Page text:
We are a commune of inquiring, skeptical, politically centrist, capitalist, anglophile, traditionalist New England Yankee humans, humanoids, and animals with many interests beyond and above politics. Each of us has had a high-school education (or GED), but all had ADD so didn't pay attention very well, especially the dogs. Each one of us does "try my best to be just like I am," and none of us enjoys working for others, including for Maggie, from whom we receive neither a nickel nor a dime. Freedom from nags, cranks, government, do-gooders, control-freaks and idiots is all that we ask for.
These weren't true even in 2009 when the article was published. Asking the brain teaser questions will get you reprimanded or worse. And for the exact reason you would think: they are ridiculous and a good indicator only that you've heard that particular brain teaser before.
I interviewed with them in 2004. It wasn't that bad. However, they wanted my college transcript from 1984. Odd? Yes.
They no longer want the transcript.
I had to take a test, aced it.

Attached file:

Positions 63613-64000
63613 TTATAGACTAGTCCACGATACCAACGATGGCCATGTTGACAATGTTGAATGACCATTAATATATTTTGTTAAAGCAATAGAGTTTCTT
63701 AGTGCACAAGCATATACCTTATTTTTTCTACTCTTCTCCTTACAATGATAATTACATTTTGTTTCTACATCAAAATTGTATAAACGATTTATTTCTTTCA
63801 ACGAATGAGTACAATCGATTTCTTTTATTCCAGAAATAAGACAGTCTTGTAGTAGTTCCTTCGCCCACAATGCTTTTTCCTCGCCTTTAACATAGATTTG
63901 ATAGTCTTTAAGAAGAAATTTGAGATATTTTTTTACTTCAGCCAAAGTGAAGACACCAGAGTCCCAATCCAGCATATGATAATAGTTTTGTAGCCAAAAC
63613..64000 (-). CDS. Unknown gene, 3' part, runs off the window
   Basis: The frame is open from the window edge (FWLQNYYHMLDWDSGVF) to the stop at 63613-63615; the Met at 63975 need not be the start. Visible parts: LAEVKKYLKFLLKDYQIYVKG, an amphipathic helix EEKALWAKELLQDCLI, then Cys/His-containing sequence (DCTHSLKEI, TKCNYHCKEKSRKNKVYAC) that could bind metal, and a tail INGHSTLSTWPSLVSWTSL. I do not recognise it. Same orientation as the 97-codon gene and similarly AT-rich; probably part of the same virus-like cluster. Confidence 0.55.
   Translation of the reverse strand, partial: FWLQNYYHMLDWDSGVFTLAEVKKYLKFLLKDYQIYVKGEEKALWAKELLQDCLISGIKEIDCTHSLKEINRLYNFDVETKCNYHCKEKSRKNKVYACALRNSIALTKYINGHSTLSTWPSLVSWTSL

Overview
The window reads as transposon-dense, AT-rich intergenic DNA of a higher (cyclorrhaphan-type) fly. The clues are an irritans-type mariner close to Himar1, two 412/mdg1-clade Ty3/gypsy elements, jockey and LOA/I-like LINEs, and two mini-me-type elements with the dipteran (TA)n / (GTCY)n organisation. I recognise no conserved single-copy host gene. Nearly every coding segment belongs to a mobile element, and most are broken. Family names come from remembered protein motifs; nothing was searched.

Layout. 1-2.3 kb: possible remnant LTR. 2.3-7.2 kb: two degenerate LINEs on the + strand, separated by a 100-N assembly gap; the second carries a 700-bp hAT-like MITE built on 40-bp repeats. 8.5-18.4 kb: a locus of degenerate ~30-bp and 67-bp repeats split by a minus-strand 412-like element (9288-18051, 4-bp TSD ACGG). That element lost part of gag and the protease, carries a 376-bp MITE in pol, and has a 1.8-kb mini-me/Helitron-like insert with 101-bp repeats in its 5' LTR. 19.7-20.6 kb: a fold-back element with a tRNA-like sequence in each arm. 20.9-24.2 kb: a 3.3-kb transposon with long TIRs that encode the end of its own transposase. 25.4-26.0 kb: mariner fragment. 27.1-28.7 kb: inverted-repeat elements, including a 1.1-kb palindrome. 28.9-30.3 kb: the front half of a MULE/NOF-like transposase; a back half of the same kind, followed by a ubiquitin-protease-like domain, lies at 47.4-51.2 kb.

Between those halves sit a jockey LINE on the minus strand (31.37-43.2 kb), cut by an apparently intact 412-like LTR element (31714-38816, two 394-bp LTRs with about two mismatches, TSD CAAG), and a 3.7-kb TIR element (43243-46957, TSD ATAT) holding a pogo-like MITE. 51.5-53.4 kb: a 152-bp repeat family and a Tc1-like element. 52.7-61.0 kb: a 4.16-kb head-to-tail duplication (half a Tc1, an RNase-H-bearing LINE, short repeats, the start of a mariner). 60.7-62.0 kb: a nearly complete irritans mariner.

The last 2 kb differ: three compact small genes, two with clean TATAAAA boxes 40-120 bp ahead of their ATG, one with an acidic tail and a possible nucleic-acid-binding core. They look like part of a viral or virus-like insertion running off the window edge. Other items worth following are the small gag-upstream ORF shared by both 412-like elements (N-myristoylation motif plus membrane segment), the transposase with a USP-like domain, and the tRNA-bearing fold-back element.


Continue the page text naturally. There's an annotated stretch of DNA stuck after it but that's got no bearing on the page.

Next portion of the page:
I still didn't get hired.
All I can say is I had tons of experience at that point, and they were looking for people who 'thought out of the box'. Nevermind that I knew the guy I was interviewing with and he was so 'in the box' you can't possibly imagine.
I've since used them as vendors on many occasions. I'm not impressed. They are self-centered idiots who proclaim their greatness at every turn. If I hear one of them say "well, we're Google and you have to work with us" one more time, I'll go nuts.
They refuse to negotiate on contracts in a meaningful way.
They tout their benefits to steal your employees (I've had 3 leave now, all either returned or left Google - the reason they have such great benefits is you're not expected to have a life).
They have free food, which was cool. I didn't mind visiting them because free is good.
They have a 'play' area to help people relax and think a little. The one I saw had beanbag chairs, air hockey, legos, ping pong, and a series of games like pop-a-shot. The weirdest thing there? 2 Lego busts. One of Larry Page, one of Sergei Brin. Um, yeah. I was told "we like these guys so much, we felt we'd pay homage by building these fun busts." A little too weird for me.
Some of the relationships I have are with companies purchased by Google. While these employees consider themselves 'googlers', those that came over in the transition recognize they are not. They got wealthy as a result of the purchase (most of them) but realize Google doesn't consider them real members of 'the team'. They really do act differently than other members of the Google team.
It's a weird place. It may be a great place to work, but you need a weird mindset to work there.